Earth culture of the 25th Century blends elements from all eras of recorded time (at least what the historians can piece together from surviving culture. Such is the formal dance performed in the novelization of Buck Rogers in the 25th Century. As Richard A Lupoff (writing as Addison E Steele) describes in the novelization, the dance is a mixture of minuet and quadrille, ballet and free-form interpretive. As the dancers move, they pass along globes containing lit candles. The chandeliers dim as the dance reaches its climax, producing a fairyland of multicolored fireflies floating on the invisible breeze.
The dance performed in the film "Buck Rogers in the 25th Century" reminds me more of the formal style portrayed in Jane Austen dramatizations than it does Lupoff's description. Just as I like Jane Austen's novels and dramatizations, there's a strong love for her books and characters in the Science Fiction community. American Science Fiction conventions regularly host Regency Balls, in which participants attend in period dress. I'm not sure why SF fans like Jane Austen and cosplaying Old English societal norms, but her stories are timeless, and things like dressing up and drinking tea are always fun. It's nice that series creator, producer, and pilot co-screenwriter Glen Larson tipped his hat to fans of Science Fiction and Jane Austen in his film.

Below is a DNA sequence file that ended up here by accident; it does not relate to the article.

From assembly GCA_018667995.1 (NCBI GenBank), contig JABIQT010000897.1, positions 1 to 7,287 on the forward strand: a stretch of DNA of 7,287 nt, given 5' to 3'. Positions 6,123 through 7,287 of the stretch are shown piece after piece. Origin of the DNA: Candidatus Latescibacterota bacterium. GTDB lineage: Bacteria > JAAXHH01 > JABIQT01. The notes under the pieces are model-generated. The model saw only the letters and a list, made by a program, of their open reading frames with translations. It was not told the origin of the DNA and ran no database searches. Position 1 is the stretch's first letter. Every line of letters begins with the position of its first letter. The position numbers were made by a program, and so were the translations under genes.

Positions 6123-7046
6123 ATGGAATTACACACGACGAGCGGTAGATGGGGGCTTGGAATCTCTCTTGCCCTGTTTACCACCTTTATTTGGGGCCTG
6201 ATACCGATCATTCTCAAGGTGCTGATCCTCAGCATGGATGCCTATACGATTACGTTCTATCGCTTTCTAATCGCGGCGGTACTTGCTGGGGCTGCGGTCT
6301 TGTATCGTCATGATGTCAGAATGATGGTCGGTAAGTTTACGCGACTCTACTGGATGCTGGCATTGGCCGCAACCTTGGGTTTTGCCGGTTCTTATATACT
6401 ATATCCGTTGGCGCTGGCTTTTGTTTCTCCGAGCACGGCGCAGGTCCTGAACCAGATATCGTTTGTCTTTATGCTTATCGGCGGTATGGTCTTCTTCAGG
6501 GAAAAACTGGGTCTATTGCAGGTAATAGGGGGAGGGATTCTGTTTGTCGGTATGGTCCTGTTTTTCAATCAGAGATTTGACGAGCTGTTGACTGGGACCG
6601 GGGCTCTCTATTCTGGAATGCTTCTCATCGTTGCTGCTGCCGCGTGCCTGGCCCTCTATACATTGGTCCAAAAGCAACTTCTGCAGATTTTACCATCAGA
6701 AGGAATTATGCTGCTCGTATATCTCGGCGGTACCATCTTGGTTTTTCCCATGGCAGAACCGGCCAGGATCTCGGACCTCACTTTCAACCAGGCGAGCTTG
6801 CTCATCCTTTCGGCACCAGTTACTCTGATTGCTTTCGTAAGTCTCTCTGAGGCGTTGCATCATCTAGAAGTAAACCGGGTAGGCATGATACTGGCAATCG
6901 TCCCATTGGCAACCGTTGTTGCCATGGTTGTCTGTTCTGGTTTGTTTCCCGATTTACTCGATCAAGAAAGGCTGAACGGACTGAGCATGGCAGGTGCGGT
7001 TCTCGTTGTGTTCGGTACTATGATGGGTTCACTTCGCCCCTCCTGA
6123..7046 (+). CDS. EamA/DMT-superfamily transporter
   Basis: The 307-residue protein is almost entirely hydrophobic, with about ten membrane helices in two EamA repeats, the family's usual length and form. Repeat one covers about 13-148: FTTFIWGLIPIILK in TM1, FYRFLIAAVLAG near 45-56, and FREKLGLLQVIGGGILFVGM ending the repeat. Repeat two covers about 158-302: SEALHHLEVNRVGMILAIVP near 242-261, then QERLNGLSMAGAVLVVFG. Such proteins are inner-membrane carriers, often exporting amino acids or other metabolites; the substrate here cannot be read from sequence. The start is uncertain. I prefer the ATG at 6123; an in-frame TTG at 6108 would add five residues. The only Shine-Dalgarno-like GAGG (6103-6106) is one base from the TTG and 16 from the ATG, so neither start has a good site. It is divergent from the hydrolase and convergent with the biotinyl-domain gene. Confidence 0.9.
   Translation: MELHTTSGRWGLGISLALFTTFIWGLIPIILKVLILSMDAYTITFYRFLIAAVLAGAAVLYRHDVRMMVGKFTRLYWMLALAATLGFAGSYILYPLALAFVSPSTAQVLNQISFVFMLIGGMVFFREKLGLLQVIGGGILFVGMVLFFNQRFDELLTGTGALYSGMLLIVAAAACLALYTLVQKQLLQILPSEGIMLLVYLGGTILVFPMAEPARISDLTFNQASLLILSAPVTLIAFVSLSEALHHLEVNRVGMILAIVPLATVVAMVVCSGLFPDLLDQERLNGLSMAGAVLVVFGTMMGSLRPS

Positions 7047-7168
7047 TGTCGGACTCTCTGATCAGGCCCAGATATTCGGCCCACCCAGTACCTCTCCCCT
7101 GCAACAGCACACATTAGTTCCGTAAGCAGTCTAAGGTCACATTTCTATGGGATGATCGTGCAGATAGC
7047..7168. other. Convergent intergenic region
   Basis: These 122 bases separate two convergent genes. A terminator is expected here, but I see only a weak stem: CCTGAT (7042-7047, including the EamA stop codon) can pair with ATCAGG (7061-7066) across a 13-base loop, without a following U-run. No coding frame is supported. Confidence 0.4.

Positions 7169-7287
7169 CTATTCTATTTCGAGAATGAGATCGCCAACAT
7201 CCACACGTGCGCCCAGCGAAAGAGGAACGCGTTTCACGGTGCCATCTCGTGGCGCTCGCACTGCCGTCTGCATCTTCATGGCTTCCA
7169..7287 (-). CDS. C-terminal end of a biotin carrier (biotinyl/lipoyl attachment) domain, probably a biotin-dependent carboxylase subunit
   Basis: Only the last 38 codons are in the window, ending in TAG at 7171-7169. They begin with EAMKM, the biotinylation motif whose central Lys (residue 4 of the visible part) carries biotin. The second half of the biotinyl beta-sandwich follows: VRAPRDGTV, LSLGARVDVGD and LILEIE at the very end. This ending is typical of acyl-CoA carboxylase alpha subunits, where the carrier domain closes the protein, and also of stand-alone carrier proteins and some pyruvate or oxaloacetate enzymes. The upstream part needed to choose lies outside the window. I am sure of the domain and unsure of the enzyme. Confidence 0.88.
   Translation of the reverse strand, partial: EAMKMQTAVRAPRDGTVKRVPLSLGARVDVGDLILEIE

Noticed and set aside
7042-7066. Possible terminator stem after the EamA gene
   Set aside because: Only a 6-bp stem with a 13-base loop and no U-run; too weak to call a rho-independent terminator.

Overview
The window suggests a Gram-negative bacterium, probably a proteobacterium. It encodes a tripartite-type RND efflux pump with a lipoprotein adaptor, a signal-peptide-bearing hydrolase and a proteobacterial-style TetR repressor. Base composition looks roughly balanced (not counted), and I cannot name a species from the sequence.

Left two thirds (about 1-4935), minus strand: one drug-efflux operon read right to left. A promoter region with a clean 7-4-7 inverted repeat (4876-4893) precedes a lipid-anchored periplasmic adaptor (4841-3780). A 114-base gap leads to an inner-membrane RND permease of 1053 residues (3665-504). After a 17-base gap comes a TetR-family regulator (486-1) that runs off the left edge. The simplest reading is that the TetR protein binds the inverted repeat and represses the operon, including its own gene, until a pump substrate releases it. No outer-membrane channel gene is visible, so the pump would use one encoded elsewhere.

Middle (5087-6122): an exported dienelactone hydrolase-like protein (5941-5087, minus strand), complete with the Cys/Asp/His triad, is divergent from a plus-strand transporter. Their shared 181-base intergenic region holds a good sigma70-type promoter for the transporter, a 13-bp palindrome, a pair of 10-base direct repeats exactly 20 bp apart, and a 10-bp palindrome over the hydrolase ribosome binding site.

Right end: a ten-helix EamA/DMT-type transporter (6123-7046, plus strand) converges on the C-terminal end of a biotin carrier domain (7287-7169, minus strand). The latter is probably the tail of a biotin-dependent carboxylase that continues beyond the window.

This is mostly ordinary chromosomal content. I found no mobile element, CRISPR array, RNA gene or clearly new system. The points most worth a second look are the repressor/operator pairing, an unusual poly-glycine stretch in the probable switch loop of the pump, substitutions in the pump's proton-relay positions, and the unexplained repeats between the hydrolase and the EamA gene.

As the TV series progressed, Larson would lean more on Lupoff's description, and portray much more of a blending of styles and freeform interpretation in episodes containing dances. Sadly, those scenes never matched the elegance Lupoff envisaged, and seem dated by today's standards. But this dance in the pilot is elegant and impressive.